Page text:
The National Post has an article about an old Canadian law being used to prosecute con artists preying on people’s credulity in a number of different supernatural scams. The law prohibits “fraudulently…pretend[ing] to exercise or to use any kind of witchcraft, sorcery, enchantment or conjuration.”
A little-used law that cracks down on “pretend witchcraft” remains in force more than a century after its enactment, but cities across Canada are still crawling with sham conjurers, fake sorcerers and fraudulent psychics…
Last week, his division charged self-described “healer” Gustavo Gomez under Section 365 of the Criminal Code, an archaic law that targets “everyone who fraudulently … pretends to exercise or to use any kind of witchcraft, sorcery, enchantment or conjuration.”
Mr. Gomez reached clients through Spanish-language radio and print ads in Quebec and Ontario, convincing people they were under a curse, then offering to lift it for $10,000 to $15,000.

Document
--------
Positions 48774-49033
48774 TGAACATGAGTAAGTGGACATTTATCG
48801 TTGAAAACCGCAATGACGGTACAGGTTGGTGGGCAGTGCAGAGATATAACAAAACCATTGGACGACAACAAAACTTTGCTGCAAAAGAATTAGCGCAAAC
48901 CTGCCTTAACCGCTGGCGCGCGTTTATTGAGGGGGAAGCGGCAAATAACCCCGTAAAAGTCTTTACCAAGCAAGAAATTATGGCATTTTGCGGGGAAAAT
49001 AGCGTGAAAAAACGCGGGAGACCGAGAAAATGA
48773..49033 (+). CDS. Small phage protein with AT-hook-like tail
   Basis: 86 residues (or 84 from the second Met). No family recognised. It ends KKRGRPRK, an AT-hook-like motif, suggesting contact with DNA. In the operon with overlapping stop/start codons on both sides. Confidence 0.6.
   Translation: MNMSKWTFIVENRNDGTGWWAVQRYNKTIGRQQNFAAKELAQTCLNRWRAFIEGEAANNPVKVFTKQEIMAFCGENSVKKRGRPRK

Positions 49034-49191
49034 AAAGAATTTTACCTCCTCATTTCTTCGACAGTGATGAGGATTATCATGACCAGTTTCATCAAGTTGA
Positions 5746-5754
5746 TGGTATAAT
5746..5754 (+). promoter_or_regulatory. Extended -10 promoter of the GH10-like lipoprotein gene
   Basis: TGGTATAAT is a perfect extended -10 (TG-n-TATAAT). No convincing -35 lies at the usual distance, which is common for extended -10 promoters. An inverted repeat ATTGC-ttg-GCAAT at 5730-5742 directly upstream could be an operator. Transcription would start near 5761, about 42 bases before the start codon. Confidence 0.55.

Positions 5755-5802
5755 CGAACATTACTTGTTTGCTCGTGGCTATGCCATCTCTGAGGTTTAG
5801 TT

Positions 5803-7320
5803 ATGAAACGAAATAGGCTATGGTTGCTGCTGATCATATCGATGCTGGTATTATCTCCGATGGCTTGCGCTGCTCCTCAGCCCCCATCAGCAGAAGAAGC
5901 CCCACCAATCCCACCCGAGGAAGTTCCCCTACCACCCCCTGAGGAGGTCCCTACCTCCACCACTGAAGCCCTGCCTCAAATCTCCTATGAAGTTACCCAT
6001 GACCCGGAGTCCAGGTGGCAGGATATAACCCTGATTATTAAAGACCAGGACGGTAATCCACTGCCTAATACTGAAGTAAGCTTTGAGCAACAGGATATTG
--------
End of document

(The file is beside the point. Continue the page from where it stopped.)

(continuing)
Toronto Police are now warning of similar “curse-lifters” prowling the city’s Chinese community. They approach elderly Cantonese speakers on the street, warn them of a curse, convince them to fill a bag with valuables for a special ritual, then run off with it.
The scam has been rampant in Vancouver, where con artists will sometimes throw in promises of “lucky jade bracelets” or bottles of “blessed mystical water.”
“We’ve had about seven [incidents] reported to us,” Detective Constable Jay Amundsen of Vancouver police told Postmedia News. “We’re talking about $100,000.”
I’m all for prosecuting such people. But what exactly is the difference between that and what faith healers and prosperity gospel preachers do every day? When a Christian preacher tells their followers that God will heal them or bless them if only they “plant their seed of faith,” that is an identical form of fraud.